A First Time Voter’s Guide To Registration

Congratulations! If you’ve recently turned 18 (or any age after), by legal standards, you’re an adult. Adulthood opens the door to a world of responsibilities -sometimes fun- and of course, lots of important choices. You can serve on a jury, join the army, and become an organ donor! All with the additional benefit of having to figure out what you want to do with the next 60 or more years of your life.

Before you run screaming back to your parent’s house, or hunting online for the fairy dust at the end of 13 Going On 30, you should know there are some privileges to being an adult. Like being able to vote.

While it may seem like a daunting task, it’s actually pretty easy when you’re prepared for it. To help, we’ve compiled some tips & tricks to make your experience as smooth as possible.

The Basics: How To Register

Lucky for you, voting today is as easy as it ever has been. There’s the option of registering online, in person, or by mail. Each approach has a different protocol. For registering in person, you can go to your local county election office, or a number of centers, like the Department of Motor Vehicles and the Department of Social Security. This can vary by state, so be sure to check online. Registering by mail entails a similar process, except that after filling out your registration form, you can simply mail it to your local Board of Elections. Voting isn’t one size fits all, so before registering, be sure to check online for the designated destination where you should be sending your completed form.

Registering online is fast and simple. You’ll be asked for your full name, drivers license ID, and home address. After that, all that’s left to do is hit submit, and confirmation will come by mail shortly after.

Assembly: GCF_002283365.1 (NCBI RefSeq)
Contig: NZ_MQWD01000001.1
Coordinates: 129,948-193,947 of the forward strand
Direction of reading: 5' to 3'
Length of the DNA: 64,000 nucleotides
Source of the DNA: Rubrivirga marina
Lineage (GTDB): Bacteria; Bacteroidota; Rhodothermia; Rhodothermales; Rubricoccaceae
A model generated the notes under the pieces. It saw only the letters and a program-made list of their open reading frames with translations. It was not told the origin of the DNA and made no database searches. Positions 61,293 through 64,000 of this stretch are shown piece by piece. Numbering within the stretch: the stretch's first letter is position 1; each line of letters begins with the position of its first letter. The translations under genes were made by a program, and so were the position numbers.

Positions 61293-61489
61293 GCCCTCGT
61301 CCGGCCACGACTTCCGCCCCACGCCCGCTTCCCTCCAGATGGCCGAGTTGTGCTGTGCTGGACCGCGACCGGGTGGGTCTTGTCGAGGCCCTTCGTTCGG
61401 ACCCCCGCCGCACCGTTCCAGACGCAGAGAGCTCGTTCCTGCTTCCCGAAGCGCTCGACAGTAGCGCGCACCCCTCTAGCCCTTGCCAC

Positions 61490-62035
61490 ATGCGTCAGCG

The Importance of Registering Early

Okay, so you know how to register and you know where to go register, so you can just do it right before midterms, right? Wrong.

Most states have pretty strict policies about registering a certain amount of days before an election. 34 states do not allow same-day registration on election day, and states like New York, make you register at least 25 days before an election to be eligible to vote.  

Vote.org has compiled a list of registration deadlines for each state, and Rock the Vote has an interactive map that allows you to select your state for a breakdown of your individual voting rights. For the majority of states, registering early is the difference between casting your ballot and not voting at all.

What To Do On Election Day

Once you’re registered, all that’s left to do is vote. By far the most exciting and active part of this process, the voting day has it’s own series of things you’ll need to be prepared for.

Firstly, know the location of your polling station and how to get there. You’re going to want to make sure you’re well researched so casting your ballot doesn’t mean costing you your day. Once you know your polling station, you can find out their hours of operation and begin planning your schedule.